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Helen fire chief's arrest puts him at odds with White County sheriff
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Helen Fire Chief Bert Smith talks about the possible consequences of the charges against him.

The White County sheriff and Helen’s fire chief remain locked in a bizarre standoff after the sheriff ordered the fire chief arrested two weeks ago. Each official points to the same Georgia law to claim he is right.

At about 2 a.m. Jan. 26, Helen Fire Chief Bert Smith was responding to an emergency call when he encountered a "safety checkpoint." Several White County deputies and a Georgia State Patrol trooper were monitoring traffic at the corner of Ga. 75 and Ga. 17, just south of Helen.

"We do two or three of these a month in areas of the county where we’ve had problems such as DUIs," said White County Sheriff Neal Walden. "We stop every car at an intersection. We check driver’s licenses and insurance, and we check for DUI or drugs if there’s a reason to be suspicious. It’s for the protection of the public."

Smith was driving his own Toyota Tundra truck, which is equipped with emergency lights and sirens. He was on his way from his home in Sautee to a residence in Helen, where a man had suffered a massive heart attack. Smith is a certified emergency medical technician.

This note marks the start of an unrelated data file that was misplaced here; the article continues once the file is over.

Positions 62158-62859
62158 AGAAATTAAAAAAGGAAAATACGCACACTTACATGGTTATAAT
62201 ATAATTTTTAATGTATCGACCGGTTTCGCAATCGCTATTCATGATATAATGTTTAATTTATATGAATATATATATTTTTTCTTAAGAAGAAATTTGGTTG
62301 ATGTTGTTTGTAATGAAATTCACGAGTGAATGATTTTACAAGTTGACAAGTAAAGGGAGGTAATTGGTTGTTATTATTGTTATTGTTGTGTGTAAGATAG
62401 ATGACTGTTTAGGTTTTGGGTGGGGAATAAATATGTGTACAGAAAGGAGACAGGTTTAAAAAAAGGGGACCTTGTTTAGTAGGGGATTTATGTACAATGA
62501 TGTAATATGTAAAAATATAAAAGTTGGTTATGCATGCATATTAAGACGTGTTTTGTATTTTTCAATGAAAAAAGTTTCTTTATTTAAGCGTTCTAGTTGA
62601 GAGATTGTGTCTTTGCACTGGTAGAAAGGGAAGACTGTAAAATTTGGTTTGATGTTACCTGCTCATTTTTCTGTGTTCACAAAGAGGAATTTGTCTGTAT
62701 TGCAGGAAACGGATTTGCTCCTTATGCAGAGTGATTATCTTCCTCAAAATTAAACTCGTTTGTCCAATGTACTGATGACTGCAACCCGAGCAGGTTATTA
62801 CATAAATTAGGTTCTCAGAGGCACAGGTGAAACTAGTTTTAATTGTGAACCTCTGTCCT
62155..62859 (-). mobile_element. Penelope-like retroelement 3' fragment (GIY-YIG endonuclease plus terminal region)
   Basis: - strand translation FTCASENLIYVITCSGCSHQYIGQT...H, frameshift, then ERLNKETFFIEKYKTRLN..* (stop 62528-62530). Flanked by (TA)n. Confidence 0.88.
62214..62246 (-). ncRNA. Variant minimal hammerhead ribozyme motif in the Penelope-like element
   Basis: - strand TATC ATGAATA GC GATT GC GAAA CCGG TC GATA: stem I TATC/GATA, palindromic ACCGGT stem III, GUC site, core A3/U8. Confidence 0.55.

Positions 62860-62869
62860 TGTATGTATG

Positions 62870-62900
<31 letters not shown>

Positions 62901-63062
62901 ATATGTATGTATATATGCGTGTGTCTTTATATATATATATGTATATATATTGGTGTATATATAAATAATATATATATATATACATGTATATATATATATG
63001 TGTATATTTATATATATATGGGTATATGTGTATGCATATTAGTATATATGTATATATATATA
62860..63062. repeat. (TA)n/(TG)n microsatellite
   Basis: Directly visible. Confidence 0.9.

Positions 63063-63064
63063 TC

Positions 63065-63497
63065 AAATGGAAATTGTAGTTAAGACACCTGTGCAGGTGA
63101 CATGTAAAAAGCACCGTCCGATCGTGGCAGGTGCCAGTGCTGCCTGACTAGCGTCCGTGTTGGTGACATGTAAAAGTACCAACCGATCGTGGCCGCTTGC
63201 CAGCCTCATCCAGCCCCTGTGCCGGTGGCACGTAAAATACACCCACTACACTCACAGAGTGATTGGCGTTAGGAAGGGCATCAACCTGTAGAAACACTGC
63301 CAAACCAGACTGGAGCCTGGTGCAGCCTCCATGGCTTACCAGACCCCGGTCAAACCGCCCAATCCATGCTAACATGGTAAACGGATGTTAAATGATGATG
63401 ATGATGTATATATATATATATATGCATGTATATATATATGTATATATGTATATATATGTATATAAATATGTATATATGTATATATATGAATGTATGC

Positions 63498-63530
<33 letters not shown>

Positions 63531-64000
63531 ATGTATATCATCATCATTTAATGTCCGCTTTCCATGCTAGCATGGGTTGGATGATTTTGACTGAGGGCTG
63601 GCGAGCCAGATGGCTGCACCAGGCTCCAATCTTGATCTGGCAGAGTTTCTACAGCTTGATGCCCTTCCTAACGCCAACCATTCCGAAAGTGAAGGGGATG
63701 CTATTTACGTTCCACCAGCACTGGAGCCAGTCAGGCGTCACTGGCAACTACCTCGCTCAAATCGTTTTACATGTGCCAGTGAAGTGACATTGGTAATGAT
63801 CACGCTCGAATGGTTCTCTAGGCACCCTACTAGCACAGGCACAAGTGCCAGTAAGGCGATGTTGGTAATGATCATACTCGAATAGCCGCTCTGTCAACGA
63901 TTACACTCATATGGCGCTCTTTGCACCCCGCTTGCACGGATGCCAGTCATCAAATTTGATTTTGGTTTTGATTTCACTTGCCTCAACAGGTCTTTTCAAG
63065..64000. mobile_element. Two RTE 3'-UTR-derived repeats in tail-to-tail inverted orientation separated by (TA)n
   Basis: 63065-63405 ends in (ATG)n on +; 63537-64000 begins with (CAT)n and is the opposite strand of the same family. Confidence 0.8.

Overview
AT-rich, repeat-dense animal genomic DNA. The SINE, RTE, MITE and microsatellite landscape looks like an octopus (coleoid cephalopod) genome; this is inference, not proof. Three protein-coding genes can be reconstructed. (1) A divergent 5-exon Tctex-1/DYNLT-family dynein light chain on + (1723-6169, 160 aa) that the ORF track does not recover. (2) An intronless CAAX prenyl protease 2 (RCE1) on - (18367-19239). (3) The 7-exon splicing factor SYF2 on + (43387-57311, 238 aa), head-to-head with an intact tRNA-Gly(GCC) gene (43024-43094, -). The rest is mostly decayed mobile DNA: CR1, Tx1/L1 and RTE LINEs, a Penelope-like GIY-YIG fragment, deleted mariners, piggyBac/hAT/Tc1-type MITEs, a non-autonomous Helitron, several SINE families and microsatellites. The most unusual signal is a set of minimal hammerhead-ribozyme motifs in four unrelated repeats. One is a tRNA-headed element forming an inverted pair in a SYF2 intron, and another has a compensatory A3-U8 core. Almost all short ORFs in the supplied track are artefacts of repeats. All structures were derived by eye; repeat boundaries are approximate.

With his lights flashing, Smith assumed he had the right to proceed through the intersection, just as fire engines are allowed to go through a red traffic light.

"I did slow down," Smith said. "I do not know how fast I was going because I was not looking at my speedometer. But I would estimate my speed at about 25 mph."

A few minutes later, Smith arrived at the Innsbruck community in Helen, where he began trying to stabilize the heart-attack victim, Steven Poulos. He then rode in the ambulance and worked to keep the man alive during the trip to Northeast Georgia Medical Center in Gainesville.

Poulos underwent quadruple bypass surgery, but his heart had sustained too much damage, and his family decided to remove him from life support seven days later.

Smith said he felt he had done what he could, and he thought his role in the incident was over. But on Jan. 28, he was informed that he was under arrest and was ordered to report to the White County Detention Center for booking.